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Science teachers are continually under scrutiny as researchers explore how they attempt to enable their students to ‘do science’ both in school and in preparation for ‘becoming scientists’. Questions have been raised, for instance, about the tendency of boys to dominate in science lessons by gaining more of teacher attention compared with girls during dialogic interactions. Drawing on notions of gendered learning within the context of science teacher questioning, this research examines whether there is a tendency for teachers to address questions during classroom dialogue to boys over girls in secondary science classrooms. Data were collected in 211 science classes in London, UK. Pre-service science teachers mapped whom teachers asked questions to during randomly selected lessons, and reflected on their strategies and intentions. In addition, a teacher-researcher carried out teacher and student surveys and an in-depth student focus group interview in their school, in which 14-15 year old students are taught science in both mixed- and single-gendered settings, to examine any perceptions of gendered learning. Early evidence shows there may be a gender bias towards teachers asking boys questions more frequently, sometimes as part of behaviour management agendas rather than as direct scaffolding for learning ideas. Teacher perceptions of boys responding more readily to competitive learning were refuted by girls in our sample. Students did not perceive gendered grouping as aiding their learning or their enjoyment of it. This study has implications for teacher training, and teachers’ preconceptions of how girls and boys may respond to different learning approaches in the science classroom.
... Assessment is a complex educational practice that teachers generally find difficult, especially in relation to technological systems (Hattie 2012;Schooner, Klasander & Hallström, 2018a;Wiliam, 2006;. Different subject traditions support the teacher in his or her assessment practices to varying degrees (Kimbell, 2007), but in technology education teachers do not have a long and well-defined subject tradition to lean on when assessing students' knowledge and skills. ...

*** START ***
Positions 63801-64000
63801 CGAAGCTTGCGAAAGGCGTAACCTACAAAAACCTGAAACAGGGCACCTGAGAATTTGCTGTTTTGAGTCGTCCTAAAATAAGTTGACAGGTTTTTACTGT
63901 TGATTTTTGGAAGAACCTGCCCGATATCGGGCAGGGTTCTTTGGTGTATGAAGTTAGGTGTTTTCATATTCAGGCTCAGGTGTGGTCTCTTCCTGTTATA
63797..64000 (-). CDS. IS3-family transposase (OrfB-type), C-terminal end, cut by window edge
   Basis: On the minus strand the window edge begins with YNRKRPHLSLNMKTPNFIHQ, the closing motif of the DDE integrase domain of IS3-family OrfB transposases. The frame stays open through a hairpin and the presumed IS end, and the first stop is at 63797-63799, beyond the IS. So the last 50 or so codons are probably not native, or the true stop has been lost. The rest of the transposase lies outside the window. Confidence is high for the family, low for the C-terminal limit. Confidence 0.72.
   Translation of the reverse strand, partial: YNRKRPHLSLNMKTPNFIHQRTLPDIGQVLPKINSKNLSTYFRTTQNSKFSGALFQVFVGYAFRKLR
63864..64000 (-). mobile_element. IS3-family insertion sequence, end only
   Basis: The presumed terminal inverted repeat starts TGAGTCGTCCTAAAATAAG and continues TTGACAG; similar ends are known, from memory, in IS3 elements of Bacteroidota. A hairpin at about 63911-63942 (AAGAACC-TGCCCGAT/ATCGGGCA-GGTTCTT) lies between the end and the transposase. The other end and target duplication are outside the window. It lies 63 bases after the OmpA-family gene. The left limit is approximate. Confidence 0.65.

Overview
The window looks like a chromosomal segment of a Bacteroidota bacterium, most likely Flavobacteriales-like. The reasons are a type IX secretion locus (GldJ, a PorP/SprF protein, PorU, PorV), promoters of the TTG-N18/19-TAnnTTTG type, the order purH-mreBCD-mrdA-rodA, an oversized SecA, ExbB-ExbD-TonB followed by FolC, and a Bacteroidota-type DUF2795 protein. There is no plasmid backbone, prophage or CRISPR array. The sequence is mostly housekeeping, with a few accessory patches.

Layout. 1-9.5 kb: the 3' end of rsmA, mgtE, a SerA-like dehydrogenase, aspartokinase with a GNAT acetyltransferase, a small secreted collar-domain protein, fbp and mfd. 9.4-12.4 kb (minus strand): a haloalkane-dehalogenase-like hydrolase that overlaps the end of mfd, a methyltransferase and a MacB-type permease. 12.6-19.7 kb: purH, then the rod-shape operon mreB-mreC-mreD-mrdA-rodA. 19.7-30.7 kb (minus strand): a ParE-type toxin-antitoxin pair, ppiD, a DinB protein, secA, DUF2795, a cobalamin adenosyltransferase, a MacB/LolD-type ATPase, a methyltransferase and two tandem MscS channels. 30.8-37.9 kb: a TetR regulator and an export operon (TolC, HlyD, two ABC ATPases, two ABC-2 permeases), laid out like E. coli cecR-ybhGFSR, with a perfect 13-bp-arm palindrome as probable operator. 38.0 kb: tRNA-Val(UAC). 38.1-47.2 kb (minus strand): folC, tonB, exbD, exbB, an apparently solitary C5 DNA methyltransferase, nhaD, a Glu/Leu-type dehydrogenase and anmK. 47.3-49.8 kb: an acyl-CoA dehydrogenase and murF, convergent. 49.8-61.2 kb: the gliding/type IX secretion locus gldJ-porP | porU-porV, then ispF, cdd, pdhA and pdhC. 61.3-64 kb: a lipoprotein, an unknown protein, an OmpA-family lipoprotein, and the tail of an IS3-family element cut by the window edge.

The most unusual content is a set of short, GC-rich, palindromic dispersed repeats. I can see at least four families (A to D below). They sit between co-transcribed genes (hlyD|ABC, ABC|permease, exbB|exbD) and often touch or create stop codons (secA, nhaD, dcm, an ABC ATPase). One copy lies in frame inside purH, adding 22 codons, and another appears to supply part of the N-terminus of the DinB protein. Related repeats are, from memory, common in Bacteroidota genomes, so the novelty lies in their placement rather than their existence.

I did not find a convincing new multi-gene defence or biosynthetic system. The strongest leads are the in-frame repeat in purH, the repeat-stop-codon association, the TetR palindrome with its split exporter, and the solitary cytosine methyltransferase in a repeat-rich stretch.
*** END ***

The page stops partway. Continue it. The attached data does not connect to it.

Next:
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In technology education, assessment is challenging and underdeveloped as it is a nascent practice and teachers do not have a well-defined subject tradition to lean on when assessing students. The aim of this study is to explore Swedish secondary technology teachers' cognitive beliefs about assessing students' learning of technological systems, in relation to the assessment tools they use. Data for the study were collected through a questionnaire which was completed by 511 Swedish technology teachers in lower secondary education (grades 7-9). The data were analysed statistically in three main steps. Exploratory factor analysis revealed underlying dimensions in teachers' cognitive beliefs, which was followed by correlation analysis to discern associations between dimensions of cognitive beliefs. Finally, comparisons were made between groups of teachers to discern how teach-ers' cognitive beliefs are influenced by their experience and educational background. The results show that additional education in the technology and engineering fields relates to more positive cognitive beliefs concerning teachers' ability to assess students' learning of technological systems. Teachers' cognitive beliefs about assessment therefore did not primarily relate to the content of technological systems per se but to increased engineering and technology competence more broadly, which may indicate the importance of a comprehensive technological knowledge base in order to be confident in assessment. Furthermore , strong cognitive beliefs about assessment were connected specifically to local, regional and national technological systems, which are generally well-known and visible types of systems, and to the human, socio-technical dimensions of the systems. Cognitive beliefs about knowledge for assessment were also associated with positive attitudes to assessment tools that followed the formative tradition, which may be explained by the prevalence of procedural epistemic practices and modelling in the design and understanding of technological systems. Technology teachers would need additional in-service courses in engineering to broaden their knowledge and increase their cognitive beliefs about assessment. Formative assessment should also be preferred, and it might be appropriate to begin teaching and assessment with well-known local and regional infrastructural systems with a clear socio-technical dimension.